Many thanks to you for connecting with me via this site! Best wishes!
Have you talked to your psychiatrist about Cymbalta? It eliminated my hip pain all together but made me too irritable (irritating?).
That is one of the things that has helped me learn as well. Yes, I’m no more than a Novice with a computer too. I did however learn how to search items relative to health conditions and beyond (relaxation technicques, thinking,mind excercise, etc.). Looking back at your statement, through the things you noted, gave me more overall insight on the info I had originally sought and then some. Put it this way “if the answer would have been as easily attained, would we learn from it?” Since a lady next door told me “I wish everthing was perfect.” I said after a conversation for a while “you no longer would see any sense in living–since with everything being perfect what would you do? how would you occupy your mind and thoughts? how would you learn, make friends, know what or how to say things–Learning is a part of our daily life, from the time of our birth. All on different stages with our growth. That is also something that will help people use and flourish through such programs as Mayo Connect. They’ll ask questions constructively to meet their needs and with the help of others they’ll often find the proper path to take toward their problems resolution. That is not to say “do it on your own.” But use your doctor, friends, tests and resourses as a starting point to understanding the resolution to your problem.
Liked by Colleen Young, Connect Director
Pain happens for a reason. When pain happens, it is to tell you that something is wrong somewhere. From that source they have begun grading the levels of pain, so as to understand their severity and ways to treat it. Like with Epilepsy an Aura is a Warning before having a seizure, so one can get to a lower place and not fall. Hip pain can relate to a fractured hip, bone or even lubrication where the hip attaches to the thigh bone. Those are the clues, it’s up to us to report them and seek to ease them through the most reliable sources.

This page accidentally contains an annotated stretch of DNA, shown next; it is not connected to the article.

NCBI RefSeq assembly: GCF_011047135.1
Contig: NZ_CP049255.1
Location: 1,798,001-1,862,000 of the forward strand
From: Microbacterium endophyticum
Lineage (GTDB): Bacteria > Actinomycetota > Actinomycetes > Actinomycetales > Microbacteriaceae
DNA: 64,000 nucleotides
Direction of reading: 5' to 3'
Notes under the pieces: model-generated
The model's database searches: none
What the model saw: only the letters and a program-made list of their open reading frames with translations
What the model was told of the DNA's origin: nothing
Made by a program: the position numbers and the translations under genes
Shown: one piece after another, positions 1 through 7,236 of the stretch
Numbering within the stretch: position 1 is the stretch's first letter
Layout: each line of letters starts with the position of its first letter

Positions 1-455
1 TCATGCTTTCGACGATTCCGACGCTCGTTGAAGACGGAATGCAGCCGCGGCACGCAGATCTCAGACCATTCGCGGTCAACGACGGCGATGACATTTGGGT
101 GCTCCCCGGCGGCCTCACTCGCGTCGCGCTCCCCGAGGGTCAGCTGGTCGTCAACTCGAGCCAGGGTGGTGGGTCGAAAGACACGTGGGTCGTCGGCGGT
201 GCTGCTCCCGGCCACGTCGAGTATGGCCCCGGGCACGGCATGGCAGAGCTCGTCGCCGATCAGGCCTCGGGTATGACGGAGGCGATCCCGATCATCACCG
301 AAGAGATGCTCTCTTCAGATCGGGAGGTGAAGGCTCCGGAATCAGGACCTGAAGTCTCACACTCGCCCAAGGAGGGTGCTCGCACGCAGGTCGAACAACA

This is in response to Jay Baruch, who posted – Have you talked to your psychiatrist about Cymbalta? It eliminated my hip pain all together but made me too irritable (irritating?).
Why would I talk to a psychiatrist about anything since the psychiatrist at Mayo Clinic told me to stop wasting his time? I do not have a psychiatric condition. It would be the same as asking me if I had talked with my podiatrist about my fibromyalgia. BTW, I do use Cymbalta but it was not prescribed by a psychiatrist or for a mental illness.
Well, experience has taught me several things, being under a doctors care all my life. First, your post doesn’t indicate that your condition is the type the doctor you were sent too treats. At that point, as you told us “tell the phyciatrist that you were sent to him for reasons A, B, C and if he is willing to help you through your ordeal fine. Please do it simply so that I can comprehend and ask any necessary questions. If you don’t feel up to being the doctor to undertake the problem for which I was sent to you, do you have any suggestions. Would it be better to see another doctor, or even get a second opinion.
Liked by JohnWBurns
This is response to iverkay312 who posted – Well, experience has taught me several things, being under a doctors care all my life. First, your post doesn’t indicate that your condition is the type the doctor you were sent too treats. At that point, as you told us “tell the phyciatrist that you were sent to him for reasons A, B, C and if he is willing to help you through your ordeal fine. Please do it simply so that I can comprehend and ask any necessary questions. If you don’t feel up to being the doctor to undertake the problem for which I was sent to you, do you have any suggestions. Would it be better to see another doctor, or even get a second opinion.
This is perfect advice. Unfortunately, I did not have this experience at Mayo Clinic because the doctors had no clue as to what my problem really was. All they had to go on was that I was in extreme pain and suffering from intense insomnia. None of the doctors I saw had any specific experience dealing with someone with my symptoms with the end result being that they decided to tell me to find a psychologist who would help me wrap my mind around my issue and get over it.